I noticed something yesterday that got me thinking about the role tech plays in rejuvenating ”old” products. In this case, the product is baseball. If you’re over the age of 50, baseball was probably the first sport you came to love and follow because when my peers and I were kids it truly was the American past-time. College football and the NFL were a distant second; the NBA was barely surviving, and soccer was something they did in Europe.
The Harris Interactive folks have been running a poll for many years which tracks which sport fans label as “their favorite.” As you can see in this document, baseball has been falling for most of the almost 30 years they’ve been measuring this. In 1985, baseball was about even with pro football when fans answered the question “If you had to choose, which ONE of these sports would you say is your favorite?” By 2011, those responding “pro football” were 2.5x greater than those responding “baseball.” One might expect that baseball’s audience would be older – there’s plenty of research to support that – and this poll identified the 50-64 segment as the one with the most avidity for the game.
That’s why, when I read this piece yesterday, I had a thought. Another research company, Scarborough, found about the same percentage of “avid” baseball fans as did the Harris study. However, it also found a lot of strength for the game among Gen Y fans. Generation Y are the “echo boomers,” the children of boomers like me. In fact:
54% of Gen Y MLB Fans more likely than all MLB Fans to have used a mobile device to read a newspaper in the past 30 days, 84% more likely to have listened to internet radio in the past 30 days and 22% more likely than all MLB Fans to typically watch reality TV. Gen Y MLB Fans are more than twice as likely as all MLB Fans to have visited Twitter in the past 30 days, 59% more likely to have read or contributed to a blog in the past 30 days and 68% more likely to have watched video clips online in the same time period. Gen Y MLB Fans are 131% more likely than all MLB Fans to have visited Hulu.com in the past 30 days and 65% more likely to have visited YouTube.com in the same time frame.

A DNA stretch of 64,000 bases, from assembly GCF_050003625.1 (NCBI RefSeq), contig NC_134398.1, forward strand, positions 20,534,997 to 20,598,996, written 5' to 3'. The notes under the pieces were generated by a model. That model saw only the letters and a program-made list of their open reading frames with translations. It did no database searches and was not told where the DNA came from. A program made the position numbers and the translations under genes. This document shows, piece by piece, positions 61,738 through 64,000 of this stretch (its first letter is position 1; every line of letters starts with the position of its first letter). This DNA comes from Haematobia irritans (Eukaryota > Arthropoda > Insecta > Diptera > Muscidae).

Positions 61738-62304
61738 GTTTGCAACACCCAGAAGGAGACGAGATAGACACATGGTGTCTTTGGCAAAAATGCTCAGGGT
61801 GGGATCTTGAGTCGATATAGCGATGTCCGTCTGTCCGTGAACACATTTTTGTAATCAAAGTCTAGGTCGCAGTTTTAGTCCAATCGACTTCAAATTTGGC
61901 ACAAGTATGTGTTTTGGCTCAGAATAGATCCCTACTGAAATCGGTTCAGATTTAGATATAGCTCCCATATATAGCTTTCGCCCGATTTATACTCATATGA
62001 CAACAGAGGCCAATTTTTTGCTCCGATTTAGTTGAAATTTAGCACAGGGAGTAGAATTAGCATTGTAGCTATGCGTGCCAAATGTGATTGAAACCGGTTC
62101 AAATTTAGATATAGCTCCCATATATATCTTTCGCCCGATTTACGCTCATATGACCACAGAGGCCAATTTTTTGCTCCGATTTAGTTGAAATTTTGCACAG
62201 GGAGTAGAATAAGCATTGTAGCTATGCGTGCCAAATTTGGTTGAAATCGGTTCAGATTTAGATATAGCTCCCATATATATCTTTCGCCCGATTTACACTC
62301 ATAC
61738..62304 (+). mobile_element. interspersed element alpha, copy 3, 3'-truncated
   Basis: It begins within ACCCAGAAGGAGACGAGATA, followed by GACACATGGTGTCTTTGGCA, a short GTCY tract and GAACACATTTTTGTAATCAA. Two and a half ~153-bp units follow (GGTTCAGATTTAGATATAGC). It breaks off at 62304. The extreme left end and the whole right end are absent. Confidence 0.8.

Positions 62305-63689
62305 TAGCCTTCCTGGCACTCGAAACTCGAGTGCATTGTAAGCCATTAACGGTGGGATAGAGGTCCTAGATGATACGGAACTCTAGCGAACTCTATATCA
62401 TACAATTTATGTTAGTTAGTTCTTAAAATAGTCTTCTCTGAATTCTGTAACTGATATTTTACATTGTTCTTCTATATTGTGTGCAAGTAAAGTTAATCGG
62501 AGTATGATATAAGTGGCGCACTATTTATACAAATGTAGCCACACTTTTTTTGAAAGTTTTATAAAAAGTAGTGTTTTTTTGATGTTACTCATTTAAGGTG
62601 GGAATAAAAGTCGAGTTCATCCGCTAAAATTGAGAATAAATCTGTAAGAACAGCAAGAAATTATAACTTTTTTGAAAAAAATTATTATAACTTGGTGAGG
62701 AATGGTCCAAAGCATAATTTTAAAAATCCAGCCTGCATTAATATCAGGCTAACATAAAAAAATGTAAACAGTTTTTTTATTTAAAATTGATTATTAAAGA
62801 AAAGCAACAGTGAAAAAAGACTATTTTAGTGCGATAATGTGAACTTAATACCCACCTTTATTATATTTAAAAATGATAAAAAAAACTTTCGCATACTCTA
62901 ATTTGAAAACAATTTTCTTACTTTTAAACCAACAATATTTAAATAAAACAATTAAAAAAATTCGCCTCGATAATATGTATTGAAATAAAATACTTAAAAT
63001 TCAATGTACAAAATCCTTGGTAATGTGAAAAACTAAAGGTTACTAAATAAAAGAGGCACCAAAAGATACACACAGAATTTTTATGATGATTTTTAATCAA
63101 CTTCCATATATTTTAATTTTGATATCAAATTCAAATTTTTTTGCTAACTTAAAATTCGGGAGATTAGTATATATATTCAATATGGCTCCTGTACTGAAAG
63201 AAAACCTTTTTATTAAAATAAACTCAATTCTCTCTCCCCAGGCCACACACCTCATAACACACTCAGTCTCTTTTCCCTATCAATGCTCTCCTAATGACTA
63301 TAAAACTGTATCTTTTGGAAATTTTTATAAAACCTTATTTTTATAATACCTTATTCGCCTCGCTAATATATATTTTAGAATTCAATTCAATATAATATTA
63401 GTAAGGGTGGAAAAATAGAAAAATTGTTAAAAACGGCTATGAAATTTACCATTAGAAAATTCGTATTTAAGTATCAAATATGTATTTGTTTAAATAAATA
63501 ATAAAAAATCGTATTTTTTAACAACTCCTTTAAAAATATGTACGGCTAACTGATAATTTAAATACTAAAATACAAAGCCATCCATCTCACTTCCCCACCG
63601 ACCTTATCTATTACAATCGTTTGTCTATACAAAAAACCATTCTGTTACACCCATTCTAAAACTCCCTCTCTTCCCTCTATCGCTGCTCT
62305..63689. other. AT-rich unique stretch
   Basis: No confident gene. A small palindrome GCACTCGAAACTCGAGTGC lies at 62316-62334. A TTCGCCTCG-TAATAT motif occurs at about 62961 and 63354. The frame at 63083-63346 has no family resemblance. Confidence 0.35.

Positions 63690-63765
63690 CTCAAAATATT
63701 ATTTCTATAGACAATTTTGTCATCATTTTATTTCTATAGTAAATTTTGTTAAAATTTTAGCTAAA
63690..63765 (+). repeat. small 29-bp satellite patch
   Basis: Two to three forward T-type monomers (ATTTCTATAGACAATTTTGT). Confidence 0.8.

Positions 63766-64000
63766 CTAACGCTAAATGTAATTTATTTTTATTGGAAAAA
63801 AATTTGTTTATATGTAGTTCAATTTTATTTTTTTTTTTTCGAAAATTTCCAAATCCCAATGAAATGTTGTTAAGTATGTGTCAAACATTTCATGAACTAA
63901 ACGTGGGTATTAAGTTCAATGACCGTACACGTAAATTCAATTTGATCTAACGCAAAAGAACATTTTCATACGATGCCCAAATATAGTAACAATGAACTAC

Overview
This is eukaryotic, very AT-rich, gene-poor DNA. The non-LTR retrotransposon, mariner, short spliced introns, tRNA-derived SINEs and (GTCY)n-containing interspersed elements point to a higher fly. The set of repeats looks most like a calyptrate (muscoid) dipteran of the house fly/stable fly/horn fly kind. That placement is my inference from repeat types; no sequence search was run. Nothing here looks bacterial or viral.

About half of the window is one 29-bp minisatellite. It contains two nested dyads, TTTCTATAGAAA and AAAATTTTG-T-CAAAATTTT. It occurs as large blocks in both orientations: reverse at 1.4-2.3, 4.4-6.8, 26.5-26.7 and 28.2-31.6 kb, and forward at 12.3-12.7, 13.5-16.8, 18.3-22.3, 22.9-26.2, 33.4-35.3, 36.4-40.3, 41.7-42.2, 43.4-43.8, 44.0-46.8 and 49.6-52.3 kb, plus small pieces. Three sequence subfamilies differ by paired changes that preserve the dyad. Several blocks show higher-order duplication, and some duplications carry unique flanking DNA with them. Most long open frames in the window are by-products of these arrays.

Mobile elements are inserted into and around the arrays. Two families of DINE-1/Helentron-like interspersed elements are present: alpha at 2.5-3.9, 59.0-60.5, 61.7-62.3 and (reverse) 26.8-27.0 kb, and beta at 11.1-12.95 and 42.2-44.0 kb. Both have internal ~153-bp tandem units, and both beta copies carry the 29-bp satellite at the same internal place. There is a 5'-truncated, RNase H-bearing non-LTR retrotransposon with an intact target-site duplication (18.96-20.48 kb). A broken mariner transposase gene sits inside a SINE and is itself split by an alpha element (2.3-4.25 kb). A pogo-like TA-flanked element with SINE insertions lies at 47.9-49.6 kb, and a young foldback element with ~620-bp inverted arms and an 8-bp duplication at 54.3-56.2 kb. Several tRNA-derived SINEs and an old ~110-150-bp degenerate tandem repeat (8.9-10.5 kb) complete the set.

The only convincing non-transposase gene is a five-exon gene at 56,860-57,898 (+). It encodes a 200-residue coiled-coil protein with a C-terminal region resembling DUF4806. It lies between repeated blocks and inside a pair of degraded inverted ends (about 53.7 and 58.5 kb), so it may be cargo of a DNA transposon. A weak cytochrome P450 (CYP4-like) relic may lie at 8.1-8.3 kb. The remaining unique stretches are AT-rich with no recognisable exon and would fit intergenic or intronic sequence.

So this is my thought. The game isn’t any faster nor has there been a breakthrough in game presentation that is stirring interest. What is going on here in my mind has to do with the thing that MLB does better than any other sports league ( and I say that as someone who was once responsible for this at a major sports league): digital media and technology. Baseball’s tech arm, MLBAM, is widely recognized as the leader over the last decade. Their commitment to make their games available on all devices was revolutionary at the time and their “At Bat” product is terrific. I think this is what’s driving the reemergence of the sport among younger people. It’s accessible, it’s presented in a manner they understand, and it’s everywhere they are.
Could it be that new technology is making our oldest professional sport new again? What do you think? How can it do the same for other “old” businesses?
Filed under: digital media, sports business, Thinking Aloud Tagged: | baseball, Generation Y, Harris Interactive, Major League Baseball, Major League Baseball Advanced Media, MLB, sports, sports business, technology, twitter